Simplified to Traditional Chinese Conversions: What’s The Best Option?
Languages present unique challenges for organizations when they are looking for accurate translations.
Issues surrounding quality will always feature highly on a company’s priorities when translating, but some languages cause more problem than others. For example, going between simplified and traditional Chinese presents a number of problems.
What is simplified Chinese?
The written text used in mainland China and by people who are of Chinese origin in Singapore since 1949. It was developed as a writing form in order to encourage greater literacy levels in the country and this is why the decision was taken to simplify its rules and form. A simpler version of traditional Chinese, it has two main differences; a reduction in the number of strokes per character and a reduction in the number of characters in common use. Around 2,000 characters have been simplified and some now look completely different from their original form.
What is traditional Chinese?
This is the traditional version of Chinese and is still used in Taiwan and Hong Kong, as these locations are politically separate. Indeed, in 2011 the Taiwanese government announced it was no longer going to use simplified Chinese on government websites, as it views the preservation of the traditional form to be of vital importance for the future of Chinese culture. The difference between the two forms has grown over time as more new words enter into the vocabulary.
Converting between the two
While it is possible to convert between the two forms of Chinese using software, it can be very difficult to get a totally accurate final version. There are three levels of conversion between simplified and traditional Chinese.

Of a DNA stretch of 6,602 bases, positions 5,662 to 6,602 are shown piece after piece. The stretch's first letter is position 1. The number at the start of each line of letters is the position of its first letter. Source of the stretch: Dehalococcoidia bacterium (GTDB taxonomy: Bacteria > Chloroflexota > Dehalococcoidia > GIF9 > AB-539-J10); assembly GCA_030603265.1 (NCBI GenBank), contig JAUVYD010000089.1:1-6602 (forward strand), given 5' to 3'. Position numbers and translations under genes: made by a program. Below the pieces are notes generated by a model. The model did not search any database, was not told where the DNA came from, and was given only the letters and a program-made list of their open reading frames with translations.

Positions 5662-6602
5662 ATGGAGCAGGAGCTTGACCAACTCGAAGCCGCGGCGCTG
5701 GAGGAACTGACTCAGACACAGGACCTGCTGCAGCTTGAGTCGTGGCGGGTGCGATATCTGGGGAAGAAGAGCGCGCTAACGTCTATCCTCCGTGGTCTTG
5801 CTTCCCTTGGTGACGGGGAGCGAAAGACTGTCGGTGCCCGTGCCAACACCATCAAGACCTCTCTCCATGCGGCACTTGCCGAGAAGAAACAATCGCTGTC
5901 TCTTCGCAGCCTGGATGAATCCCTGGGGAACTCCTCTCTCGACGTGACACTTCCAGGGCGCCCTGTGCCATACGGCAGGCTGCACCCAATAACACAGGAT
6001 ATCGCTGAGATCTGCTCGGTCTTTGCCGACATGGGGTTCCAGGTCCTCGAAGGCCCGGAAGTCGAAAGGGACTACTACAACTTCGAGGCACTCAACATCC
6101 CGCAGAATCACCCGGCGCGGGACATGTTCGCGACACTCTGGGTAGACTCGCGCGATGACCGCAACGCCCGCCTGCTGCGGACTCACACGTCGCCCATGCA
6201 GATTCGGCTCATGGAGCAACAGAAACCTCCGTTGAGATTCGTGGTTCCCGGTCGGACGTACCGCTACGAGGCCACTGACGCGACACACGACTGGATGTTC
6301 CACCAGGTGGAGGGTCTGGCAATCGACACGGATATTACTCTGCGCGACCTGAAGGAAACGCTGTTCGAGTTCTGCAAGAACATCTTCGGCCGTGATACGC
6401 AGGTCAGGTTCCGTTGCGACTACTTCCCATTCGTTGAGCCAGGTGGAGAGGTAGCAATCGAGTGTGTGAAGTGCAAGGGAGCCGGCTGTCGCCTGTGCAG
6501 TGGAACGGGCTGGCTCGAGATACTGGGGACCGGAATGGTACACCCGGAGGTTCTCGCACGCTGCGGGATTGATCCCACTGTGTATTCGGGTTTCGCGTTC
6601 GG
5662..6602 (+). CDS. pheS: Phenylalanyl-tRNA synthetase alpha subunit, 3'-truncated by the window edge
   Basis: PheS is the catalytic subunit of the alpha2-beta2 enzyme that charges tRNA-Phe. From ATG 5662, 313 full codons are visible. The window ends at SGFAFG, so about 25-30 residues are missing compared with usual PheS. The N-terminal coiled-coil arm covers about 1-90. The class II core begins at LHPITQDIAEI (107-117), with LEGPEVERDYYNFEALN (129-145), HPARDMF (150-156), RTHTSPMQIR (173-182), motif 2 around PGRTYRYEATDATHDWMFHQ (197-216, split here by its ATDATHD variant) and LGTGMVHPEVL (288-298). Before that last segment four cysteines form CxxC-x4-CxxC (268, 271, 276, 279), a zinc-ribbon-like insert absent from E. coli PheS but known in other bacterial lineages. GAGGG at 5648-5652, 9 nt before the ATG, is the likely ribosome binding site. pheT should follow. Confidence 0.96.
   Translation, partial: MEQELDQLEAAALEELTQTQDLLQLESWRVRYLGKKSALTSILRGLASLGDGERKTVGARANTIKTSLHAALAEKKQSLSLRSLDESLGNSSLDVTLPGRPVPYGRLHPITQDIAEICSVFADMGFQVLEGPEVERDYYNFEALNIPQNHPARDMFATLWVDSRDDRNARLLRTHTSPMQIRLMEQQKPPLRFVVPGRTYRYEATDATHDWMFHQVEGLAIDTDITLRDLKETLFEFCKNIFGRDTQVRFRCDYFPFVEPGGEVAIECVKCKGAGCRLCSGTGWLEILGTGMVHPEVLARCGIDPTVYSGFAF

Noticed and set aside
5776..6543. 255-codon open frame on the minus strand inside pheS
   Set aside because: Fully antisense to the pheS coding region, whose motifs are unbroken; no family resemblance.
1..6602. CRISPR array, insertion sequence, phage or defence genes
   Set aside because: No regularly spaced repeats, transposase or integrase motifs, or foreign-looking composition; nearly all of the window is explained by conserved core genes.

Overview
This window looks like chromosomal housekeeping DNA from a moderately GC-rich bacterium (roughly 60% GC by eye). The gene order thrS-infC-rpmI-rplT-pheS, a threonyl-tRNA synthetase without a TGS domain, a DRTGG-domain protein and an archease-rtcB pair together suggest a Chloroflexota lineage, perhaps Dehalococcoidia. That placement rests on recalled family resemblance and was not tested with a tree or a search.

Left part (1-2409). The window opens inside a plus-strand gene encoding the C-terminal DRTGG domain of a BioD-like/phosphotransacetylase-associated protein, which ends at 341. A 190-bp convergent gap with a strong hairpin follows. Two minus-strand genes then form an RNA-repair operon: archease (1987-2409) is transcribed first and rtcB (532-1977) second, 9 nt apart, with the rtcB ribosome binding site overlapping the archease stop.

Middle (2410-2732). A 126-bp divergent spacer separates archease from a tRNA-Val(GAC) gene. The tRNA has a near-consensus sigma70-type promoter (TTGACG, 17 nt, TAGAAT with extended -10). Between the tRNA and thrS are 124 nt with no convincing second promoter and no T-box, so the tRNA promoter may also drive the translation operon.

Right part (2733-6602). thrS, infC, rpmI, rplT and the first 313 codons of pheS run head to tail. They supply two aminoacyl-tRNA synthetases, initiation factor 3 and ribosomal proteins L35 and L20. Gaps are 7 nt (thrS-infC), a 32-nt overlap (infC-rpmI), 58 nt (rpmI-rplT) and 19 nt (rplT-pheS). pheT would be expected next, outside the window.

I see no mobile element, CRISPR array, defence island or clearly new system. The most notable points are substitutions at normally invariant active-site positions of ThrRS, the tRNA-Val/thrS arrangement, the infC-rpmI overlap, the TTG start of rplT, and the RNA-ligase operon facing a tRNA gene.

Character level conversion – Converting the characters from one system to the other – plenty of software solutions can do this, but cultural nuances and style quirks will not be taken into consideration.
Word level conversion – The two language systems use different words to express different terms and feelings. Software can convert between the two literally, but the most appropriate form may not necessarily be chosen.
Professional level conversion – This is carried out by a human and takes into consideration cultural and linguistic appropriateness of specific expressions seen in that form of Chinese. Will provide the best finished version.
Finding the right solution
While there are software applications that can automate conversion between simplified and traditional Chinese on both a character-per-character and word-per-word basis, neither solution will result in a professional standard output. The individual nuances of both languages are too complex for either solution to be truly effective. For example, character-per-character only really gives a rough conversion. Although word-for word is more advanced, it cannot incorporate all linguistic and cultural considerations and therefore can result in an unnatural sounding output.
Because of this, the best solution is to employ an experienced linguist with knowledge of both languages. By applying their own skills and using software tools to assist their work, they can create an end product that sounds natural. If you are considering using software, it’s important to think carefully about what quality expectations you have for the final output. Do you really need the highest quality for all of your content? If the answer is no, a character or word level solution may be appropriate. However, if you want to bring your content up to a professional human translation standard, a skilled linguist really is the only worthwhile option.